Brazil and Peru have the largest extension of the Amazon, followed by Colombia, Bolivia, Ecuador, Guyana, Venezuela, Suriname and French Guiana. The Amazon stands out as one of the most biodiverse ecoregions in the world.
In the Amazon wildlife species are trapped in the forest by natives (often motivated by traffickers to hunt endangered species and selling their pelts and other products) gold diggers, farmers, ranchers and cowboys, who complement their income through this illegal activity.
The remote Amazonian borders between countries are the ideal place for traffickers to export wild animals. Research has shown that sometimes the dealers make a “wash” of species through zoos or the so-called “scientific / conservation” institutions or commercial breeding (legal or not), which provide false certificates attesting that the animals were born in captivity, which allows them to be imported or exported.
There is often limited capacity to implement regulations to reduce the illegal wildlife trafficking. In the absence of political will and funds to protect wildlife, there are few incentives for sustainable use and conservation efforts. Venezuela is the tenth most biodiverse country in the world, making it one of the favorite destinations for international traffickers of exotic species.
In recent years, tour operators and environmental organizations have reported an increase in the activity of smuggling of animals, especially in three areas: Puerto Ayacucho, the banks of the Cuyuni River (Bolivar state border with the Essequibo territory) and the East coast. Poachers wipe out species in the Mountains of Perijá in western Venezuela.
Colombia ranks second in the trafficking of animals and species in the Amazon region as revealed by the head of the unit of crimes against the environment, Captain Mabel Hernandez. This traffic is like a pyramid beginning with indigenous peasants caught the species, then a broker will contact international traffickers and ultimately they who sell to customers,” says Captain Hernandez.
Among the most preferred species are ornamental birds, reptiles, amphibians, fish, insects and cats, that are sought after as pets, for use as a basis for medicines or for their fur.
The 22.3 percent of endemic species in Ecuador, a small country of 256,370 square kilometers that has in its Amazon territory large part of its biological treasures, main “suppliers” of the illegal wildlife business that threatens the preservation of delicate ecosystems.
Last year, authorities confiscated 1,521 species: 574 of fauna and 947 of flora, a 93.9 percent were orchids, according Green Watch, an organization responsible for monitoring of species in the country’s roads “It’s a small country with good access roads, weak controls, high levels of corruption and a high diversity of species and then it is a country where there are many unique issues of great interest to collectors, it’s a perfect place (for trafficking), “said the representative of the environmental group Traffic for South America, Bernardo Ortiz.
According to recent estimates, about 38 million of wild animals, of which 80% are birds-are captured illegally in the forest in Brazil and nearly 90% die during transport,” said Rauff Lima, spokesman from the Renctas NGO.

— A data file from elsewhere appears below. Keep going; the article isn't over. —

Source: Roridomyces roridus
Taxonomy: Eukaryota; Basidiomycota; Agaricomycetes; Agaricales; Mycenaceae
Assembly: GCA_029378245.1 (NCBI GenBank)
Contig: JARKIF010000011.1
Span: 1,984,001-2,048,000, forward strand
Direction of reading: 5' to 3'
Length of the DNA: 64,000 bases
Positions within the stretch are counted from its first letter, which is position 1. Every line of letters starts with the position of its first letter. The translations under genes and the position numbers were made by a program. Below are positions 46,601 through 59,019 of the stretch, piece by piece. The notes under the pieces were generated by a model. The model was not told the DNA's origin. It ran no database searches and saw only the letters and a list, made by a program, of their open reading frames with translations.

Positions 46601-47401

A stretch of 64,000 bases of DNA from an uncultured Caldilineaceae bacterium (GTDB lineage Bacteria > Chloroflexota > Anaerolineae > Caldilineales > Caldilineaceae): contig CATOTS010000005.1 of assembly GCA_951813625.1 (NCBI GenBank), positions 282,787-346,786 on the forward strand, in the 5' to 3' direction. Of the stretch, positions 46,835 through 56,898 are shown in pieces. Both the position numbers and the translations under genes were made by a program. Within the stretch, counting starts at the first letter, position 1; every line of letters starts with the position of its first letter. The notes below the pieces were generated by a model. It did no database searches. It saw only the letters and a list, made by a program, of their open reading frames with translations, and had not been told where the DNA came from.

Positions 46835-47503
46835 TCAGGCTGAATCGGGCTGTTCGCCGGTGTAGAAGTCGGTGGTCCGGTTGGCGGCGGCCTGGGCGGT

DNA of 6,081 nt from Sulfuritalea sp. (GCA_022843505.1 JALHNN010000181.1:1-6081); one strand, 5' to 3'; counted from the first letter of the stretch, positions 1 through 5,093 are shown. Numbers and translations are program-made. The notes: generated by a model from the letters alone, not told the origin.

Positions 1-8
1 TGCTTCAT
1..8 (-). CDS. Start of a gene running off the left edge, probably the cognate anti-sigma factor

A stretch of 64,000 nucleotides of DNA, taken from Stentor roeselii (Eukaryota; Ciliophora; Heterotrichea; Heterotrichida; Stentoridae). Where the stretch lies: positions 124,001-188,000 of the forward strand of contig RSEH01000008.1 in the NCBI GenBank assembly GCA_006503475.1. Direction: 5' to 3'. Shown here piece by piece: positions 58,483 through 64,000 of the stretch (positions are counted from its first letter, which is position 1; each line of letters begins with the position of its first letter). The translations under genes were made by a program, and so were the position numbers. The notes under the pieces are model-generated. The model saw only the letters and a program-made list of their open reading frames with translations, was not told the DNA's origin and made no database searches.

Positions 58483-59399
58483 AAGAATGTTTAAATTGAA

The Federal Police seized 250,000 animals on average per year and the Brazilian Institute of Environment captures another 45,000 in checks that were multiplied throughout the country, figures stable since 2008. At the Center for Wildlife selection of Rio de Janeiro, the veterinarian Daniel Neves handles each year between 7,000 and 8,000 recovered animals, usually sick or hungry, victims of smugglers.
Illegal trade in flora and fauna at the airport of Lima, Peru is one of the major problems facing this terminal, after drug trafficking. To avoid the controls, smugglers appeal to unusual tricks. Operations to combat the trafficking of species are in coordination with the authorities of the Special Operations Brigade (BOE -in spanish-) of Customs, who review comprehensively the luggage of all domestic flights, which is not always allowed in international lines.
In 2011, they tried to sell, according with the registration of the Ecological Police, nine thousand 998 preserved butterflies and 792 animals, including parrots, monkeys, iguanas, frogs and Amazon parrots.
Since 1975, Bolivia agreed to the terms of the Convention on International Trade in Endangered Species of Wild Fauna and Flora, and since 1992 has banned the possession and trade of wild animals within the country.
But the lack of interest from the authorities to prosecute this case, transforms these laws in useless tools . Today, Bolivia is one of the countries with the highest incidence in the traffic of Amazonian species.
This trade that affects both animal and plant species is performed in an uncontrolled and unsustainable producing significant environmental damage. But besides a direct condition for species subject to this trade, which normally are overexploited, presents additional problems such as invasive species or death of other species by accident.
Gustavo Carrasquel | ANCA 24